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Banana Skins 57

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This issue of Banana Skins is split into two sections: the first (309-313) describes interference events that happened in 1995 or earlier, and the second (314-317) describes interference events that we might not be too surprised to hear about in or after 2015.

309 In its formative years, a major US PC manufacturer felt that FCC certification was not a barrier to marketing. Standard operating procedure was to sell while the authorisation process was in process. Then the FCC arrived to shut down the factory. The VP of Engineering met with the FCC in Washington at the last minute and worked out an agreement that kept the factory running. After that point, FCC certification and other agency approvals became a requirement before shipment was authorised. Today, that company has a world class compliance operation and I am proud to have taken part in that process. (Richard Woods, in a correspondence on the emc-pstc list server, 15 July 1998.)

310 The US Military first encountered Radio Frequency Interference (RFI) some time prior to World War 1 when a radio was first installed on a vehicle. (Warren Kesselman and Herbert Mertel, writing in the ?EMC Standards Activities? section of the IEEE EMC Society Newsletter, Summer 2000 Issue.)

311 A cleaner in the offices of a major UK car manufacturer started to use a new vacuum cleaner, plugging it into the sockets in a corridor outside the room where their stock control computer lived. Unfortunately, the mains sockets in the corridor were connected to the same branch of the power distribution as the computer, and the conducted noise from the vacuum cleaner crashed the computer. This happened ever day for some time, costing the company a great deal of money, until someone realised the vacuum cleaner was the cause of the problem. (Anonymous, private conversation with Keith Armstrong, August 1994.)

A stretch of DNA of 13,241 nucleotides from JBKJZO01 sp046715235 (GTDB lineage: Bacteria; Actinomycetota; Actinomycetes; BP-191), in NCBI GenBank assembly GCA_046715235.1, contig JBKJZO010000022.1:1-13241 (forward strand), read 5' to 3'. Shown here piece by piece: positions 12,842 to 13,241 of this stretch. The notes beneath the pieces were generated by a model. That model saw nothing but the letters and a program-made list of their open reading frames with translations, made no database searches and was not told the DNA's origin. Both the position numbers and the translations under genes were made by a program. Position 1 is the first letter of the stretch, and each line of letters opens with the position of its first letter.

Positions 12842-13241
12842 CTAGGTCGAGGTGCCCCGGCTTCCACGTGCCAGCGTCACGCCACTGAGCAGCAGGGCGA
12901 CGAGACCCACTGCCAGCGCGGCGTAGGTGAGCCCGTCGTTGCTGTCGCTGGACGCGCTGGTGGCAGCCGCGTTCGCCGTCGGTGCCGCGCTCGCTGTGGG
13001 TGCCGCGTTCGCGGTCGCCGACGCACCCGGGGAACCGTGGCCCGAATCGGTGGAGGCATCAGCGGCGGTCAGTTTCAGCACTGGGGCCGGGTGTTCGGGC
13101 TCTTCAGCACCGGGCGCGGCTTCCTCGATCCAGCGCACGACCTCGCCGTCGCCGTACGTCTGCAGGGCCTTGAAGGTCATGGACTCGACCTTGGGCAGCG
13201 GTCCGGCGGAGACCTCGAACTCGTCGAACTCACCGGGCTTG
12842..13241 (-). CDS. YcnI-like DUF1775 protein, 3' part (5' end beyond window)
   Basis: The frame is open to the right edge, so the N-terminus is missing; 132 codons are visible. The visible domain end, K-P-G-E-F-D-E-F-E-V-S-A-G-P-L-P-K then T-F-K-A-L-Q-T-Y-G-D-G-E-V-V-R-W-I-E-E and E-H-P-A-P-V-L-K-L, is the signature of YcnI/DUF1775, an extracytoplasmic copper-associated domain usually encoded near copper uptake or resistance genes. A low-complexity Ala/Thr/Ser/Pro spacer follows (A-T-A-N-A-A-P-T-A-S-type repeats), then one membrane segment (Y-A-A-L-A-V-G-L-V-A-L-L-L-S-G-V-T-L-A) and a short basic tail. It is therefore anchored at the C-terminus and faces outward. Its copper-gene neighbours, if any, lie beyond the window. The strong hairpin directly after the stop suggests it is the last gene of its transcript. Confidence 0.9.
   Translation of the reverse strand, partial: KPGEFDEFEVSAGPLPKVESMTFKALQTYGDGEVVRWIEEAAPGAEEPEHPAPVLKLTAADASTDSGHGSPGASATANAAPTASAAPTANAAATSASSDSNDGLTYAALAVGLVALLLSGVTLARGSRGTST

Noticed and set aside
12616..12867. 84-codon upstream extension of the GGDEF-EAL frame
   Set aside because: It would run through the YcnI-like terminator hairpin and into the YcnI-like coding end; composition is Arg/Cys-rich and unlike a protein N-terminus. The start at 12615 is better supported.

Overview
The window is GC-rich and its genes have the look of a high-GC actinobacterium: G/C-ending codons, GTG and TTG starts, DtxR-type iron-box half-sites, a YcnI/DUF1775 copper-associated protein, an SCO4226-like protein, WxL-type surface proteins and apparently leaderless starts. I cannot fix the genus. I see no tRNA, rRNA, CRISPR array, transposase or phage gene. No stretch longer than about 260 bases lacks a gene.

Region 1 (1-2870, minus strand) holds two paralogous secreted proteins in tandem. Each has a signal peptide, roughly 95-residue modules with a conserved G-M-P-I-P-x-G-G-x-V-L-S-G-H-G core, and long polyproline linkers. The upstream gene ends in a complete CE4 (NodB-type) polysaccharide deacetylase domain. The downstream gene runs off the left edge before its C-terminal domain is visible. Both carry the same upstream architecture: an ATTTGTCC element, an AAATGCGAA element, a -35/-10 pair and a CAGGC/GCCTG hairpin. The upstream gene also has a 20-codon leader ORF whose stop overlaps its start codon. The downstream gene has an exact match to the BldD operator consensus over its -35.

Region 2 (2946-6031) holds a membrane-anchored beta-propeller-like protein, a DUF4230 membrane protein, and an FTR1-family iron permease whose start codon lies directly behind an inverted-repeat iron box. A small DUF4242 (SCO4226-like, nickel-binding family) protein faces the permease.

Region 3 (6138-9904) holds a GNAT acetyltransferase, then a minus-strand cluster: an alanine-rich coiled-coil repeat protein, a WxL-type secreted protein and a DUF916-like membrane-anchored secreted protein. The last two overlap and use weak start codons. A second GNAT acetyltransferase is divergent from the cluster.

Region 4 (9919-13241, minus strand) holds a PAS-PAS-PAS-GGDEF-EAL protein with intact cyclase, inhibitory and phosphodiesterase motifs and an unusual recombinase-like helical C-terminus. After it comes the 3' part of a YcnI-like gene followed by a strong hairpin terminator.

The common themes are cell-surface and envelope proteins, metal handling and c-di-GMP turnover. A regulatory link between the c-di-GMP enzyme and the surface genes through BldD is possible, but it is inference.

312 Transients in the mains supply of a gas station in the USA (called a petrol station in the UK) caused the spurious switch-on a microprocessor-controlled toaster one night after the staff had all gone home. Since the microprocessor wasn?t in its normal programme, it didn?t switch the toaster off. The manufacturer of the toaster had omitted to include a thermal fuse, so the gas station caught on fire and burnt down. The PCB had been designed by a UK company, and its designers were later questioned intensely by a team of US lawyers for several hours. (Anonymous, private conversation with Keith Armstrong, August 1994.)

313 Our purchasing manager has a penchant for (expensive) cars. He had a ?92 Peugeot 605, and whenever he drove past the military airbase at Lyneham its air bag indicator would light. This was attributed to the site?s radar interfering with the car?s front wheel sensors. In addition the semi-automatic gearbox would drop into sports mode? The ?93 model he now has appears to be immune. I myself suffered TV interference from ground radar when living 10 miles from Gatwick airport ? bars would roll down the screen as the sweep went through. (From Chris James, private communication with Keith Armstrong, 7th July 1998.)